Thanks to Greil Marcus – who offers a jewel of Machiavellianism to explain the work of contemporary philosopher of song Bob Dylan in his new book Folk Music: A Bob Dylan Biography in Seven Songs – we see that any culture worth fighting for needs to teach its political wannabes how to manifest a unique identity as a leader while still affirming with humility and self-awareness how that leader’s identity came to be.
Exiled from his beloved Florence toward the end of his life, Machiavelli wrote a letter to his friend Francesco Vettori:
Once the evening has arrived, I come home and enter my study. In the entryway I take off my daytime clothing, covered with mud and dirt, and put on garments that are royal, and suitable for a court. Changed into suitable clothes, I step into the ancient courts of ancient men. Received lovingly by them, I nourish myself on the food that is mine, for which I was born. There I am unashamed to talk with them and ask them the reasons for their actions, and they, with their humanity, answer me.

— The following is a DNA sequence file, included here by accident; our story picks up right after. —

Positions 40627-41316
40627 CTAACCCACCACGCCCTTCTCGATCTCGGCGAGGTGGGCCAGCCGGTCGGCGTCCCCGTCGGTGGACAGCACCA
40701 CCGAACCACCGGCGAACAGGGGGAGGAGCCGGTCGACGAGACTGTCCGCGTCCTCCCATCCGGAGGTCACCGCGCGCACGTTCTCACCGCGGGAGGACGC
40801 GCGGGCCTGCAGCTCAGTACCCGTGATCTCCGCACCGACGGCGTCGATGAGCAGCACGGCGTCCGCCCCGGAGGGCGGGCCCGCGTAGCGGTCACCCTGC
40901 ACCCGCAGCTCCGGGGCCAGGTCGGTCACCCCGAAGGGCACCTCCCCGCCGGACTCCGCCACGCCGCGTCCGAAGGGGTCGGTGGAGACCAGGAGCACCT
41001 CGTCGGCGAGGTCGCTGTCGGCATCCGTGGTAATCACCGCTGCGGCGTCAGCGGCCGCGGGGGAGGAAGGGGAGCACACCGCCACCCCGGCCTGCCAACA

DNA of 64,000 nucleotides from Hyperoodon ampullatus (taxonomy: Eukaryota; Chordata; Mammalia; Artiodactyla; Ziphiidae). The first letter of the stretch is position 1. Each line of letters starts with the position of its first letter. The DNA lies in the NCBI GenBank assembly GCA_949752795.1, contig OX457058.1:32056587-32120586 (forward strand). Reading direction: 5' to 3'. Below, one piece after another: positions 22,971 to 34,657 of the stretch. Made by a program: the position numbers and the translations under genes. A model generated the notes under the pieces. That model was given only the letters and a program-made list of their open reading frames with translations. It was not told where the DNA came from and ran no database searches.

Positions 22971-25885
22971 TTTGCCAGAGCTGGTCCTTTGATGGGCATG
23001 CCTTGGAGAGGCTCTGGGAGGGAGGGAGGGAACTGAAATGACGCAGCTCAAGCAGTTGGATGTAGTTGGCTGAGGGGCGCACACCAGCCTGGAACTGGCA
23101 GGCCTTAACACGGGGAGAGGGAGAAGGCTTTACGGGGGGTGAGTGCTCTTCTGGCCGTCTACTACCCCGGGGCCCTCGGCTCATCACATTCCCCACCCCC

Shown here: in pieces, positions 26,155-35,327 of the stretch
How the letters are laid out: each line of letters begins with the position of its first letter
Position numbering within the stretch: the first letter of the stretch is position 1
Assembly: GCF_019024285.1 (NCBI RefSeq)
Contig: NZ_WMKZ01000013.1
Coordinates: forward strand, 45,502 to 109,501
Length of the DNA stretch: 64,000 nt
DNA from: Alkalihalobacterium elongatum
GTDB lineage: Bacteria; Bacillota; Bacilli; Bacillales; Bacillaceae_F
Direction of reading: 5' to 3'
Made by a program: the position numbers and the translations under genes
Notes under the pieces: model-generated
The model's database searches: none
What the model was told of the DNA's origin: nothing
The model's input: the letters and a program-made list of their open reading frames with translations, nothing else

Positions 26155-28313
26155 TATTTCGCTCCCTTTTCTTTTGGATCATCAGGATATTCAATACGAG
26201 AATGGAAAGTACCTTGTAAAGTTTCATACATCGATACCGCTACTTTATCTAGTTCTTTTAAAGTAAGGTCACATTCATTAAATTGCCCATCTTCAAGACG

Too often today, from the slander of “fake news” to crypto crockery to political fakery, a cult of personality encourages people to lie in order to gain power. This is the dark side of Machiavelli’s legacy of trumped-up winning. But there is also light emanating from Machiavelli’s wisdom, a humane sharing of ideas and identities, through which a leader might grow into her or himself as part of a community.
In this Machiavellian vision, we become who we need to be by asking questions, bowing to masters of the past, and wondering aloud what this world needs from us. At the risk of seeming foolish, the true leader is not ashamed to admit that she is only as wise or powerful as the community who taught her to be the person that she is destined to become. The shameful leader, the grifter, the cultist of personality, simply pretends to be someone they are not no matter who is made a fool along the way.